Miami, likely home of the 2012 NBA champions, is also the Medicare fraud capital of the United States.
In this article about two recent fraud convicts, the brother and nephew of columnist Carlos Alberto Montaner, it is noted that a few years ago, one fourth of Medicare’s physical and occupational therapy claims from the entire United States were coming from south Florida.
Some of the perpetrators are Cuban Americans who fled to Cuba once the feds started after them. (Montaner père fled to Costa Rica, with bad results.) That fact has given rise to allegations, with no evidence offered, that Medicare fraud is in fact a Castro Regime Scheme to steal U.S. government money and to discredit the Cuban American community.
The situation gets more interesting with the case of Oscar Sanchez, who has been arrested and indicted on one count of money laundering by the U.S. Attorney for the Southern District of Florida.
Sanchez, it is alleged, didn’t himself defraud Medicare but rather helped those who did by laundering their profits and sending millions to bank accounts in Cuba.
The U.S. Attorney told the Herald, “There is no allegation and we have no evidence that the Cuban government is involved in this case.” A Cuban official, not addressing this case directly, told the AP: “Foreign commercial banks that maintain accounts in Cuban banks are obliged to operate in strict compliance with international and Cuban rules and must guarantee the reliability of their transactions and the correct use of their accounts.”
Sanchez, it turns out, was quite an operator. The only detailed information about this case is contained in a motion that prosecutors made to convince the judge to hold Sanchez in jail because he would likely flee if released on bail. The narrative presented in the motion is incomplete and not entirely clear, but prosecutors allege that Sanchez:
· worked for and was paid commissions by a number of persons who committed Medicare fraud, laundering their money;
· a) by providing them cash in return for checks drawn on the companies involved in the fraud; or
· b) in other cases involving “individuals who wanted their cash in Cuba,” by moving their money to Cuba by sending it first to a bank in Montreal, then to accounts at Republic Bank in Trinidad, which accounts were opened at the bank’s Havana branch and “at least two of those accounts had standing instructions to the bank to wire all money immediately from the accounts to the Cuban banking system.”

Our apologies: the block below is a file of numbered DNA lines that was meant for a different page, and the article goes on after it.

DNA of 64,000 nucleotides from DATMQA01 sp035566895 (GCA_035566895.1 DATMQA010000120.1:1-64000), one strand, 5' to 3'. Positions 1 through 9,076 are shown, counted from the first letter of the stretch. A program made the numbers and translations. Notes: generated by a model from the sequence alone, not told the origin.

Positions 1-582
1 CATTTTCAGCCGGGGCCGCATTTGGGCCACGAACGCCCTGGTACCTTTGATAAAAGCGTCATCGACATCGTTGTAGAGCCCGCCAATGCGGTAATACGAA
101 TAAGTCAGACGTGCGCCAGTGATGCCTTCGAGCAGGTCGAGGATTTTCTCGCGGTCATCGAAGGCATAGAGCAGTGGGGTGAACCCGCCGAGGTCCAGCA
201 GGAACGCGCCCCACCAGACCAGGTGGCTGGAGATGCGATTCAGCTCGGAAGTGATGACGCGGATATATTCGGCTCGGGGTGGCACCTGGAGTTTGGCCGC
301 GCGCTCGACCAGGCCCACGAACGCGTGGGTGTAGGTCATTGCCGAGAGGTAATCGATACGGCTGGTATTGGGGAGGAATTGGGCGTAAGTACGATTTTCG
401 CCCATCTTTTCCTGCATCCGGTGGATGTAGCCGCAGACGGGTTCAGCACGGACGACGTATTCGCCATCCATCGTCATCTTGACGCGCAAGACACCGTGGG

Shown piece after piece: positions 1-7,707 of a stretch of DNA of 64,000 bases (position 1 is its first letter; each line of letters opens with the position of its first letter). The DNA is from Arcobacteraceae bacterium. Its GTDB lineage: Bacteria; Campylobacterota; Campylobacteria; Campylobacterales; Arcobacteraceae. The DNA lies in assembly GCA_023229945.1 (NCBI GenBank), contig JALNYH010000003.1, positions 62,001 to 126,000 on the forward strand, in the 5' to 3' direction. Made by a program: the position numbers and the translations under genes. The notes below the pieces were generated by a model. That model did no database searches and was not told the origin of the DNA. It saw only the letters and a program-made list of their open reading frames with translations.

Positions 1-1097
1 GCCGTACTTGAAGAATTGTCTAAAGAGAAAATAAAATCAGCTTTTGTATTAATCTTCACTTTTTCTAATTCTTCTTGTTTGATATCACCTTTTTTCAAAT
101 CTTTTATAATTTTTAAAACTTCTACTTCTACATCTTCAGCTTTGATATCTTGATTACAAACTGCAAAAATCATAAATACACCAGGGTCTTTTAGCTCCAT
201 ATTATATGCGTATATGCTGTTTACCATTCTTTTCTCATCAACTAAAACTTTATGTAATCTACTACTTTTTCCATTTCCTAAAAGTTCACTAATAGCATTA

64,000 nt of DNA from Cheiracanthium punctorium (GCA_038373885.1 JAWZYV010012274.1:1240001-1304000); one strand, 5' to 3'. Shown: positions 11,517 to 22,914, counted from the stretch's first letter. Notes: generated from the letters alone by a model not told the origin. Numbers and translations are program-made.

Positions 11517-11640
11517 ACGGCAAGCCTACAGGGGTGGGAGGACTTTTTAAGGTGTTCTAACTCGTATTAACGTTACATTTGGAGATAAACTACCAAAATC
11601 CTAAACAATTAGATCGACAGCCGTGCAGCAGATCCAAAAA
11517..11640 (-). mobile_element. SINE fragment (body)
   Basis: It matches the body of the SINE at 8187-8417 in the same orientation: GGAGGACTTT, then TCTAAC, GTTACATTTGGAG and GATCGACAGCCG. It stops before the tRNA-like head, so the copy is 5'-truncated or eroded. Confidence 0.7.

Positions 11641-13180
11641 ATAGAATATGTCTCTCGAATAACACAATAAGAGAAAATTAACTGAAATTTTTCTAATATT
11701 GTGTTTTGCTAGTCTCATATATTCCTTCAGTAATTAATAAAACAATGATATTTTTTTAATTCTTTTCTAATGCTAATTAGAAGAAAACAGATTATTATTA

At that point, prosecutors say that “the final whereabouts of the money is unknown.” I assume that they use the term “the Cuban banking system” because they have no information on accounts to which the funds were transferred.
We can also assume that this case may lead to conversations and perhaps collaboration between U.S. prosecutors and Cuban officials. Such collaboration has occurred in cases involving alien smuggling and drug trafficking, and has helped obtain convictions in U.S. courts. U.S. allies also collaborate with Cuban law enforcement regardless of their view of Cuba’s human rights record. In the interest of fighting rampant Medicare fraud, it would certainly serve the U.S. national interests to seek Cuban cooperation in this case.
Of course, it’s possible that the Cuban Americans involved in Medicare fraud are really working for the Castro Regime.
It’s equally possible that they flee to Cuba because they figure they will be safe from extradition there. That’s not entirely true because Cuba has handed over several fugitives from U.S. justice in recent years. But it’s in our interest to fight that perception, and we can’t do it from a distance.